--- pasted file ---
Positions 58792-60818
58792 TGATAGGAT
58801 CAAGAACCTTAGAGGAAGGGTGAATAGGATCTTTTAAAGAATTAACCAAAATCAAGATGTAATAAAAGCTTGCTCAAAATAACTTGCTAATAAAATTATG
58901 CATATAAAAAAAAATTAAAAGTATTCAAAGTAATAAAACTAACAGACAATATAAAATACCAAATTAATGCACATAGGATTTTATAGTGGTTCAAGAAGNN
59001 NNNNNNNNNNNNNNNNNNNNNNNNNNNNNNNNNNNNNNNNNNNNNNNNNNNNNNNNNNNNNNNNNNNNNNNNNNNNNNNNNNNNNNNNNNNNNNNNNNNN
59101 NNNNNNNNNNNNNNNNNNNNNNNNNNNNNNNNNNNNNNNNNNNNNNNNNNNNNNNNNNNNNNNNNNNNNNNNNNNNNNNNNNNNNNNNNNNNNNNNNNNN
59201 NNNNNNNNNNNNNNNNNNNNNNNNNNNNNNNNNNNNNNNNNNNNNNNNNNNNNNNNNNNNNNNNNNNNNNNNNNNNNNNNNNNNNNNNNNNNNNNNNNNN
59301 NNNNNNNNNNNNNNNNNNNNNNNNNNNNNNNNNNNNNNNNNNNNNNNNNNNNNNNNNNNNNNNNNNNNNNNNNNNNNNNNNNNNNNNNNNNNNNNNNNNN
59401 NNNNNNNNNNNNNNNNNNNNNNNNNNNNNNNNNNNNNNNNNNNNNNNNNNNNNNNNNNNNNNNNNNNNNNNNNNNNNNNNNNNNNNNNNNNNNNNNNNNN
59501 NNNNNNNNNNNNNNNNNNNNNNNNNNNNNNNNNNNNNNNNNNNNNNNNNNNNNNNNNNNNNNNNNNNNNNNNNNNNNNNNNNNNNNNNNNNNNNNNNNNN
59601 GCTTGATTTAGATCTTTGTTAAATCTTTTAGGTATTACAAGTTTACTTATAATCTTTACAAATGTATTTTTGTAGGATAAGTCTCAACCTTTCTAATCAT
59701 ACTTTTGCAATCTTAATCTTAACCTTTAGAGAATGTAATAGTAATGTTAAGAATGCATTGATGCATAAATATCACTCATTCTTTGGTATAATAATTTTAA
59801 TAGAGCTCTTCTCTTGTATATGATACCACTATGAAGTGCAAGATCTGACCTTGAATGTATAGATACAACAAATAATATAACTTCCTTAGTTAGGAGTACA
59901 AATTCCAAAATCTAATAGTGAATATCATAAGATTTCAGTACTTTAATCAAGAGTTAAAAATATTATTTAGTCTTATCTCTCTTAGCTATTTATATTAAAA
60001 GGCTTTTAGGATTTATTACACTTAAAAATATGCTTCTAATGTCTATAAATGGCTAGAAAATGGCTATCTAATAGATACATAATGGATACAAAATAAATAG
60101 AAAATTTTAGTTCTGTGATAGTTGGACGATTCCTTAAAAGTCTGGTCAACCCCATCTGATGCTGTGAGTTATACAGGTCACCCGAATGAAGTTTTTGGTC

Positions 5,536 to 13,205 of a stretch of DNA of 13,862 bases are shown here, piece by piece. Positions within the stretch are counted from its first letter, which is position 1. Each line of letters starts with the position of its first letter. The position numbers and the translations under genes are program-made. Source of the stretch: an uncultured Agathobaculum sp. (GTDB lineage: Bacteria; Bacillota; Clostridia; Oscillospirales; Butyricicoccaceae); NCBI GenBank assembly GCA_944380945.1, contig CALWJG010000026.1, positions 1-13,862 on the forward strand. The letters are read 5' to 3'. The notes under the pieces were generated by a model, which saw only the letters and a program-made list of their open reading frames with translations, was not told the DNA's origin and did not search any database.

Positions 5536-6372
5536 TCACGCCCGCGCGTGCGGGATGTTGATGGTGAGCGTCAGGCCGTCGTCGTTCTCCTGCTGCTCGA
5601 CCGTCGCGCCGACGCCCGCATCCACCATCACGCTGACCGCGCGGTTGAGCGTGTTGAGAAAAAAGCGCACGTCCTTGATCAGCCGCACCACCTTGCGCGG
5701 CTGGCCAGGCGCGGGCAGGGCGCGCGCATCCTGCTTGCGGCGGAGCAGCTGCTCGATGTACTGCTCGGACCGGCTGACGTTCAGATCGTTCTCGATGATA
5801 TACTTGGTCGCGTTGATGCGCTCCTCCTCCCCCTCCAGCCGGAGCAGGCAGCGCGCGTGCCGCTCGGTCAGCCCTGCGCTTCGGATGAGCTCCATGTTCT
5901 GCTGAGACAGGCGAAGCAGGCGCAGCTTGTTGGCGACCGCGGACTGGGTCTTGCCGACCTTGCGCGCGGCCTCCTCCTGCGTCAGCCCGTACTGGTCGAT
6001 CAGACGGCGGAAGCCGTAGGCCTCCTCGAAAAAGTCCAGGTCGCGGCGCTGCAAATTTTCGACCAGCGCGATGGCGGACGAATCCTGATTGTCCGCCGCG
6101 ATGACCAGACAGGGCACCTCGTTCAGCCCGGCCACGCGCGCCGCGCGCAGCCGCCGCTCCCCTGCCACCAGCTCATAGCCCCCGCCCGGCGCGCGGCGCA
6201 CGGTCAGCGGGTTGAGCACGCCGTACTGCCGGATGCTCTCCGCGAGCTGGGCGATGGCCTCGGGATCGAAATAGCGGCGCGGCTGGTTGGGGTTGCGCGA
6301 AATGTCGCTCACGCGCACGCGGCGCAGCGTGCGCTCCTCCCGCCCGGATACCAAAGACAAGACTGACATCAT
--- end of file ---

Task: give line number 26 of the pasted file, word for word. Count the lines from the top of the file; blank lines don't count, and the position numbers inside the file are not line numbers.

6201 CGGTCAGCGGGTTGAGCACGCCGTACTGCCGGATGCTCTCCGCGAGCTGGGCGATGGCCTCGGGATCGAAATAGCGGCGCGGCTGGTTGGGGTTGCGCGA